Chris Klapper: “When we first started this, Eileen had gotten us a three thousand square foot studio and we were like, ‘Oh, yeah, that would be good.’ And then a thirty thousand square foot space came along and we were like, ‘There’s no way we could have done this in three thousand feet! What were we thinking?’ As it got to be bigger and bigger and bigger we realized we needed all of that space.”

Symphony in D Minor, Chris Klapper and Patrick Gallagher, Skybox Gallery

Symphony in D Minor, Chris Klapper and Patrick Gallagher, Skybox Gallery

Patrick Gallagher: “About the engineering – the pieces themselves weigh about six hundred pounds, there’s steel super-structure that is holding a series of acrylic, there are translucent materials inside that hold the structure. And then, the cast resin is formed and wrapped around that.”

Chris Klapper: “We cast it in a full sheet, the mold was twenty-two feet by sixteen feet and that has fiberglass in it and we cast it and wrapped it like a drum.”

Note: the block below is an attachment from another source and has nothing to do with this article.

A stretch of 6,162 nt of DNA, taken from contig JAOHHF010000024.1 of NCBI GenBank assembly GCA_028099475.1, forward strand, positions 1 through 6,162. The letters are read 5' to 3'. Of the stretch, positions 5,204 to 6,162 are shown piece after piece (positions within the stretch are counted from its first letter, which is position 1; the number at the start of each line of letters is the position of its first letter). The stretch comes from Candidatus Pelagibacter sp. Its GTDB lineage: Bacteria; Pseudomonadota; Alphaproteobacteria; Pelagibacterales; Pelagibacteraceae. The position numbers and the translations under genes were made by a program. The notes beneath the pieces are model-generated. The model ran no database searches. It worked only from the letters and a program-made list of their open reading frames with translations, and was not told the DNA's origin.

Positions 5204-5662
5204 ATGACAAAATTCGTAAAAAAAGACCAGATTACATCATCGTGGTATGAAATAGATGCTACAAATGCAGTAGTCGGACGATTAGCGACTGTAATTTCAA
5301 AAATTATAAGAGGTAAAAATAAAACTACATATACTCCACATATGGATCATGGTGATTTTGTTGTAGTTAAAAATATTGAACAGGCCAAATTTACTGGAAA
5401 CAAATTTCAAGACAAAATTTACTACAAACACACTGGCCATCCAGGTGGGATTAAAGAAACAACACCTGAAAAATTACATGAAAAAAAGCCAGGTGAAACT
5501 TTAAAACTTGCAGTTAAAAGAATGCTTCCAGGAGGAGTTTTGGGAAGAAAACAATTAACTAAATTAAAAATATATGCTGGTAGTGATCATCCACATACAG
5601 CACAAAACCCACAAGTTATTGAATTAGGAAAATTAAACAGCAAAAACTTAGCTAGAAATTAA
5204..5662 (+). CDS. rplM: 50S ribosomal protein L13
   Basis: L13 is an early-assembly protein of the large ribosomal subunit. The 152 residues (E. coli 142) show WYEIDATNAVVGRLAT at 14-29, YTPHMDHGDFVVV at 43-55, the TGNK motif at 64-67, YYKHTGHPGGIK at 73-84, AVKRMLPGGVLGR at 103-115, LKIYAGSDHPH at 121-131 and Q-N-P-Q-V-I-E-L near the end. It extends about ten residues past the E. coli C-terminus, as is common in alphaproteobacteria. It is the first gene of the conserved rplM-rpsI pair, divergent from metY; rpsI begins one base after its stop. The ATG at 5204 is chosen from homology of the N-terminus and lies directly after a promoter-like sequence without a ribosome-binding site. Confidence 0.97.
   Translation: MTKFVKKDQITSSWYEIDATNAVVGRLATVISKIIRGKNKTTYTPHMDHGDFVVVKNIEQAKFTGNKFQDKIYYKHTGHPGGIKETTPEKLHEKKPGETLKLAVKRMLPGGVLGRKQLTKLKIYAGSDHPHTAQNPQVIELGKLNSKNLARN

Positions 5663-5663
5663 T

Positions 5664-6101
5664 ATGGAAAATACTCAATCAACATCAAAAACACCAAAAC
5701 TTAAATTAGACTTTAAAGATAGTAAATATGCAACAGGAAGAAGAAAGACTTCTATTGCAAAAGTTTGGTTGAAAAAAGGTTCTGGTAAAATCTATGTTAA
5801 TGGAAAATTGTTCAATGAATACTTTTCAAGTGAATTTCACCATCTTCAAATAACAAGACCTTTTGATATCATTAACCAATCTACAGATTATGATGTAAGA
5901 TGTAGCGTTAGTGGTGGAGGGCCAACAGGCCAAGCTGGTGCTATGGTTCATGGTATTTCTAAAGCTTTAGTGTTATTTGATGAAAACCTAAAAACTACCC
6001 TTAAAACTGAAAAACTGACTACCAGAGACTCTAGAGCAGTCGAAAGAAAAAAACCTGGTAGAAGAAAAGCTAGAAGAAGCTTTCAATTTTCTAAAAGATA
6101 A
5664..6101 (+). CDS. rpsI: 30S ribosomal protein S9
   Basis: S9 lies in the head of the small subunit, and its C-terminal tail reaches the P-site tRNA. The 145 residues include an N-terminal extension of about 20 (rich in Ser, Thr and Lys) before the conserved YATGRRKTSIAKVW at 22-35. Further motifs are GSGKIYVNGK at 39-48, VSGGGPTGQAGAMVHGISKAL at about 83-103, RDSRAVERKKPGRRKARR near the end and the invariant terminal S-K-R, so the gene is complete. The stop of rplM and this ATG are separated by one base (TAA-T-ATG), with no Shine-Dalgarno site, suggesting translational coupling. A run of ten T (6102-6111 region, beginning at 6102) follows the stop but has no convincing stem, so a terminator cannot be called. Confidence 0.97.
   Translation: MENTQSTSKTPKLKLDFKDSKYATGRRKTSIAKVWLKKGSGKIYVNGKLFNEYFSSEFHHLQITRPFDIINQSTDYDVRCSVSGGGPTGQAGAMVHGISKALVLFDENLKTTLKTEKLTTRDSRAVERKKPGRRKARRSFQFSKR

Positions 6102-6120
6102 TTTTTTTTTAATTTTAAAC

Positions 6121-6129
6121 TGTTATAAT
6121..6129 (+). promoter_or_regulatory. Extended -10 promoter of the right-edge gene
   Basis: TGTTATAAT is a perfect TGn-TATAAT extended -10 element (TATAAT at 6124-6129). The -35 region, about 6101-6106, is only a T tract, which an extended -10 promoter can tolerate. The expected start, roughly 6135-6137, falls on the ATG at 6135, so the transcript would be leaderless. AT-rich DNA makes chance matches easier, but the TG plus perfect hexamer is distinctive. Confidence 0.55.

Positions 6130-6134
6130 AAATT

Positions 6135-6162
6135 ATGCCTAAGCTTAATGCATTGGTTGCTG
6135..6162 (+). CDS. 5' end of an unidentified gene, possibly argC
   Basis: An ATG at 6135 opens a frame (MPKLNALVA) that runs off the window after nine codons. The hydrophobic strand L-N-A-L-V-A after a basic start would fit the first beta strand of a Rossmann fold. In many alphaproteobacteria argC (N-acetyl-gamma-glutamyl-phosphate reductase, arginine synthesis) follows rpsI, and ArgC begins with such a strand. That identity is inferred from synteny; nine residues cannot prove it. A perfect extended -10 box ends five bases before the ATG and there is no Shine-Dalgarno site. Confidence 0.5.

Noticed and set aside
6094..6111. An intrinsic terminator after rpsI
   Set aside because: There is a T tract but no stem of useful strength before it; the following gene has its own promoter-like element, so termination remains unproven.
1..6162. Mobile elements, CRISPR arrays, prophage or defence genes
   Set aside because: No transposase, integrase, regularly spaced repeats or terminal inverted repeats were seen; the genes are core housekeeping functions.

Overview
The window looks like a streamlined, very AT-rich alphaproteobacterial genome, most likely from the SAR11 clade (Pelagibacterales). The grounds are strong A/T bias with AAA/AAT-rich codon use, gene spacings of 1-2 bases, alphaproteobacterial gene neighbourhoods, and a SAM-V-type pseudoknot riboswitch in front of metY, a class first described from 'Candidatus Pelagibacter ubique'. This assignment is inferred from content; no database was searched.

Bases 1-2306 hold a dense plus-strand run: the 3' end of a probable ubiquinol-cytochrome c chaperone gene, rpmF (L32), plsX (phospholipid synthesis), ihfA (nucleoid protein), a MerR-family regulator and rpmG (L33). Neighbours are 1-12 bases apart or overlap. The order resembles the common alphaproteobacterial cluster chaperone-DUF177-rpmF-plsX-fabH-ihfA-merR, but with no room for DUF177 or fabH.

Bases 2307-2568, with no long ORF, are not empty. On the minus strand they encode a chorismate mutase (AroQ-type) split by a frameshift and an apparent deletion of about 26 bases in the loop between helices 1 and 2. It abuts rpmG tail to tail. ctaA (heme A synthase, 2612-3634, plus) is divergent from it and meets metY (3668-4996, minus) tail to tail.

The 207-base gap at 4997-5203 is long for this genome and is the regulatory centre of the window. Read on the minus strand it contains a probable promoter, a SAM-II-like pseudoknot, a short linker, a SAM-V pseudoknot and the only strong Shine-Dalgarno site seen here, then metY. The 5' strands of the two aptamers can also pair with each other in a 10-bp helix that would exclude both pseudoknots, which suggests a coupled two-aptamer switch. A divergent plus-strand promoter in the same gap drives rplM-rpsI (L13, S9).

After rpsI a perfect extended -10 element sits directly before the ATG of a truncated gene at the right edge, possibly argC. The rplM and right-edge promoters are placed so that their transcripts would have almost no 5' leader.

Patrick Gallagher: “There was a lot of engineering aside from the physical engineering, there’s the chemical engineering, structural engineering with a lot of people helping us along the way. And also the engineering of putting the software together and to get the system to work so that when you move it, it creates the changes in sound.”

Chris Klapper: “The sounds are field recordings and we purchased some recordings in New York because in New York and Philadelphia you get a lot of ambient noise. So, they’re in a computer program and there’s a program that’s an interactive program. And that will trigger the sound, trigger the video and change it.”

The epic sound and sculpture installation, Symphony in D Minor, ends December 1st, 2012. Thank you so much to Eileen Tognini, whose own studio was decorated to emulate the elements of the installation in a way that makes the art accessible and understandable for collectors, and to Joan Smith and Ken Kay for organizing the get together. DoN is honored to be included as one of the invited guests. Ken Kay also demoed his new smart phone app, Camtango, which DoN will review in an upcoming post on DoNArTNeWs Philadelphia Art News Blog.

Written and photographed by DoN Brewer.